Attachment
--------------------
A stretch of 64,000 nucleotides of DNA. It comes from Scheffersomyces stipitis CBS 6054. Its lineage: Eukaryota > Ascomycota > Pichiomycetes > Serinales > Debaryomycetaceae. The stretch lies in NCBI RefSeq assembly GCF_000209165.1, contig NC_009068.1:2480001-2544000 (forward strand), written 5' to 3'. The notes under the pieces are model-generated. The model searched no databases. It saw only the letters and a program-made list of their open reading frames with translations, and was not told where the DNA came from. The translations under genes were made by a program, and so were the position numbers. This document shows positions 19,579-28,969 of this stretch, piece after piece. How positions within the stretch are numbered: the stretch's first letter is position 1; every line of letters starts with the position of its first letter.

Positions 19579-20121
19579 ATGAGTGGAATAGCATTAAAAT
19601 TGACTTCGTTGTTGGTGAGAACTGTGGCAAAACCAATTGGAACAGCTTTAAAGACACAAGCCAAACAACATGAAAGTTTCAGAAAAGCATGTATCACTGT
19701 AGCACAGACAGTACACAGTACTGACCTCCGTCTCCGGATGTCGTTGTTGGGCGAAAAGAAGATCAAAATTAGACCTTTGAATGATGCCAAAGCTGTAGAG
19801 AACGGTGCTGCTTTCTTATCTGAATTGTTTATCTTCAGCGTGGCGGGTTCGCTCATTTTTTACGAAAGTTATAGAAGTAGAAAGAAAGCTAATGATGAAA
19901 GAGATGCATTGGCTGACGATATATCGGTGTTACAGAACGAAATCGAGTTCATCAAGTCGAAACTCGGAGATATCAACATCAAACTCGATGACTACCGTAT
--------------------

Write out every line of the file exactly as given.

A stretch of 64,000 nucleotides of DNA. It comes from Scheffersomyces stipitis CBS 6054. Its lineage: Eukaryota > Ascomycota > Pichiomycetes > Serinales > Debaryomycetaceae. The stretch lies in NCBI RefSeq assembly GCF_000209165.1, contig NC_009068.1:2480001-2544000 (forward strand), written 5' to 3'. The notes under the pieces are model-generated. The model searched no databases. It saw only the letters and a program-made list of their open reading frames with translations, and was not told where the DNA came from. The translations under genes were made by a program, and so were the position numbers. This document shows positions 19,579-28,969 of this stretch, piece after piece. How positions within the stretch are numbered: the stretch's first letter is position 1; every line of letters starts with the position of its first letter.

Positions 19579-20121
19579 ATGAGTGGAATAGCATTAAAAT
19601 TGACTTCGTTGTTGGTGAGAACTGTGGCAAAACCAATTGGAACAGCTTTAAAGACACAAGCCAAACAACATGAAAGTTTCAGAAAAGCATGTATCACTGT
19701 AGCACAGACAGTACACAGTACTGACCTCCGTCTCCGGATGTCGTTGTTGGGCGAAAAGAAGATCAAAATTAGACCTTTGAATGATGCCAAAGCTGTAGAG
19801 AACGGTGCTGCTTTCTTATCTGAATTGTTTATCTTCAGCGTGGCGGGTTCGCTCATTTTTTACGAAAGTTATAGAAGTAGAAAGAAAGCTAATGATGAAA
19901 GAGATGCATTGGCTGACGATATATCGGTGTTACAGAACGAAATCGAGTTCATCAAGTCGAAACTCGGAGATATCAACATCAAACTCGATGACTACCGTAT